Above that, occasional splotches of white-pink from sarvis blooms or maple seed reds show all the more brightly against the unashamed naked browns and grays at the higher elevations.
How sad it must be to live in a city surrounded by things made by man.

Flowers springing, birds singing, mountains greening, and the gloaming lingering are reminders that in spite of all the craziness in this world, the One who made it is still in control, as Robert Browning asserted a couple of centuries ago:
The year’s at the spring,
And day’s at the morn;
Morning’s at seven;
The hill-side’s dew-pearl’d;
The lark’s on the wing;
The snail’s on the thorn;
God’s in His heaven –
All’s right with the world.

—-

Tipper

Appalachian Cooking Class details

Come cook with me!

MOUNTAIN FLAVORS – TRADITIONAL APPALACHIAN COOKING
Location: John C. Campbell Folk School – Brasstown, NC
Date: Sunday, June 23 – Saturday, June 29, 2019
Instructors: Carolyn Anderson, Tipper Pressley

Experience the traditional Appalachian method of cooking, putting up, and preserving the bounty from nature’s garden. Receive hands-on training to make and process a variety of jellies, jams, and pickles for winter eating. You’ll also learn the importance of dessert in Appalachian culture and discover how to easily make the fanciest of traditional cakes. Completing this week of cultural foods, a day of bread making will produce biscuits and cornbread. All levels welcome.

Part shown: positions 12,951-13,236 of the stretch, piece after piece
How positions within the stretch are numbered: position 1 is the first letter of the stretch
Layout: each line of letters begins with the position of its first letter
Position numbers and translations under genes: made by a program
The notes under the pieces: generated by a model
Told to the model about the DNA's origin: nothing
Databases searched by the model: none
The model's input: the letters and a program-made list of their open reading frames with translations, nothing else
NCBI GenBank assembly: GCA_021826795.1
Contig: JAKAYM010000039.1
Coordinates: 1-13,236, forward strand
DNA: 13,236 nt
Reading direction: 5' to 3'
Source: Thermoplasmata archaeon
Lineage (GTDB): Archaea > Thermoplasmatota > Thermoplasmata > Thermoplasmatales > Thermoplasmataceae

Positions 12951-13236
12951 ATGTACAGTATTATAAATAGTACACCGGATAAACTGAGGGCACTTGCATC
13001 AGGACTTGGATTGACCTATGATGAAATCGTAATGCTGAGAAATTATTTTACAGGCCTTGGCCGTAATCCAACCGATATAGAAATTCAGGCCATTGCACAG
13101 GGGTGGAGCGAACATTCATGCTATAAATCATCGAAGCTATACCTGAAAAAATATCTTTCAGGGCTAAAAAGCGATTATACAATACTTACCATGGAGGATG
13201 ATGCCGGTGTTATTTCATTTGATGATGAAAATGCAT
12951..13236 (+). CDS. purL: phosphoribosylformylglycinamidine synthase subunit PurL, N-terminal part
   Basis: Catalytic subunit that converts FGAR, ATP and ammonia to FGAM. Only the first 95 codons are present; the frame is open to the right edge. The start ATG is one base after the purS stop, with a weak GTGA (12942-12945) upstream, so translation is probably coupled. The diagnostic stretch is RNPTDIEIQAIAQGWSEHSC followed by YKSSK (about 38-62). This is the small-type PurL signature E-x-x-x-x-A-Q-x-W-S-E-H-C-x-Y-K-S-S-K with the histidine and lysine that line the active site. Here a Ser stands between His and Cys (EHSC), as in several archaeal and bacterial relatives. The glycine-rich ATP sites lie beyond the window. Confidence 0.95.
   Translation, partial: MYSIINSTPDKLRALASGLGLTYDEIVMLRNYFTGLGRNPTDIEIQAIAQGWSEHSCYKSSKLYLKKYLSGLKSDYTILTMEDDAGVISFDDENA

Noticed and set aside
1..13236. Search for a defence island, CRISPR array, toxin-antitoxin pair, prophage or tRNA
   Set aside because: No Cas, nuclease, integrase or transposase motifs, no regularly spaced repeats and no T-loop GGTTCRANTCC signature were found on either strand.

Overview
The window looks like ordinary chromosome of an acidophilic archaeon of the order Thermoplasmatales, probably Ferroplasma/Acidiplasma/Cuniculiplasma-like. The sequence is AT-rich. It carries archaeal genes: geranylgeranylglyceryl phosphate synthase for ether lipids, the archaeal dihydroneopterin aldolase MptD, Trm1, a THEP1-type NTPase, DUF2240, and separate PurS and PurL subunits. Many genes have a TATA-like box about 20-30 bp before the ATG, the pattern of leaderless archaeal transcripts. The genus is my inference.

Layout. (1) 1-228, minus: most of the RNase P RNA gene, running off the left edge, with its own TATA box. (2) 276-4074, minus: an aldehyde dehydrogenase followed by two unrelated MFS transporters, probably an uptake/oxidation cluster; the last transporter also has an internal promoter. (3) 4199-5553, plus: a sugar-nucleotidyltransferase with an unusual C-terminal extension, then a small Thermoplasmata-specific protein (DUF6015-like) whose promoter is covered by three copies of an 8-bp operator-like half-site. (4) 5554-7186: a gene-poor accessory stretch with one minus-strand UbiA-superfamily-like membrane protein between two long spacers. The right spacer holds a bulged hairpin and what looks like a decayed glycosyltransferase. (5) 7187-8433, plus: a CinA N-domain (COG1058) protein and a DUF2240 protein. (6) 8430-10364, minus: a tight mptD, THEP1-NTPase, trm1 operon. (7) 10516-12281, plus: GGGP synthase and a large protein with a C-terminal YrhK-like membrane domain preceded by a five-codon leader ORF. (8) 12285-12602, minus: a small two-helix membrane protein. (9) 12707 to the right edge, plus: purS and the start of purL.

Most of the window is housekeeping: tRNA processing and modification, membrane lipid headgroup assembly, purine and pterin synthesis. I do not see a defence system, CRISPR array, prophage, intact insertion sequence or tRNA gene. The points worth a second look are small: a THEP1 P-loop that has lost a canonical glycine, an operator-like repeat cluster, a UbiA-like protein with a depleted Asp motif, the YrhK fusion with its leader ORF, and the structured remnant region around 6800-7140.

Along with all that goodness Carolyn and I have planned a couple of field trips to allow students to see how local folks produce food for their families. The Folk School offers scholarships you can go here to find out more about them. For the rest of the class details go here.

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10 Comments

  • Reply
    Ed Ammons
    April 27, 2019 at 3:53 pm

    The trees here are about leafed out but it came a windstorm yesterday and blew half of them off. But, they’ll be back in a couple of days to where you won’t even notice.

  • Reply
    Dee
    April 27, 2019 at 12:24 pm

    It has been greening up here in south central PA for at least three weeks. I thought I was watching for the leaves on the trees to unfurl and then “bam” they were showing off on most every tree. We had to cut grass last week or else we would have been raking on the next mowing. The flowering trees are everywhere. The Appalachian trail runs through here and the mountains are full of green – just a spectacular picture.